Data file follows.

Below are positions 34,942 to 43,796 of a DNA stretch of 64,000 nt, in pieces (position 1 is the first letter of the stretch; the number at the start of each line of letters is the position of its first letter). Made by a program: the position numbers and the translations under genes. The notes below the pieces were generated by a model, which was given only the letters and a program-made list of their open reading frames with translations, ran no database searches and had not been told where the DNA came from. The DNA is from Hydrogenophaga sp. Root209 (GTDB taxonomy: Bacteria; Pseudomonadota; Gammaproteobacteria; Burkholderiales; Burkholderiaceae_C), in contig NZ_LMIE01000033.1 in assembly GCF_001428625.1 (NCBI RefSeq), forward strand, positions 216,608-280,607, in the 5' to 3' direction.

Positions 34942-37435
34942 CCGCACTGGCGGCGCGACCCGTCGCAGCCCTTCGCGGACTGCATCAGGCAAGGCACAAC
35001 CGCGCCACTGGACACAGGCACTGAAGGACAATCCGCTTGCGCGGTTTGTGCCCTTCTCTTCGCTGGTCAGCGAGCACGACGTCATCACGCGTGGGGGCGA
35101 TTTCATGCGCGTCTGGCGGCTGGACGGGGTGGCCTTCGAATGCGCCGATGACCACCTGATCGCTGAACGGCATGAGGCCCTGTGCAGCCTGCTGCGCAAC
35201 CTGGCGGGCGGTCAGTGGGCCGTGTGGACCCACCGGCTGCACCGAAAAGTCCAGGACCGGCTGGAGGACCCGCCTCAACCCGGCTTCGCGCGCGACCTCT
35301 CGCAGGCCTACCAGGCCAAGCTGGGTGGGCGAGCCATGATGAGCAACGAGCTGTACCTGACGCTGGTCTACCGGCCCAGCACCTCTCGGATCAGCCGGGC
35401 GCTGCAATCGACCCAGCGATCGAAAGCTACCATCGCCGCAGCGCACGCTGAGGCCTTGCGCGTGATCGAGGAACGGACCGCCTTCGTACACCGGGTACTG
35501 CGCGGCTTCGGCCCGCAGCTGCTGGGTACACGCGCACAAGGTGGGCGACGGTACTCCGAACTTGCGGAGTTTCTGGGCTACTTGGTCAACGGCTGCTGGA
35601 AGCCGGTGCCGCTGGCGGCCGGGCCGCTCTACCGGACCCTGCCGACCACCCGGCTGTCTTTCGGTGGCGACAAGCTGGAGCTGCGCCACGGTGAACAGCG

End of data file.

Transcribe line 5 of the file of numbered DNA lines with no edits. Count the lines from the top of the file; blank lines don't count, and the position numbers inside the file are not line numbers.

35101 TTTCATGCGCGTCTGGCGGCTGGACGGGGTGGCCTTCGAATGCGCCGATGACCACCTGATCGCTGAACGGCATGAGGCCCTGTGCAGCCTGCTGCGCAAC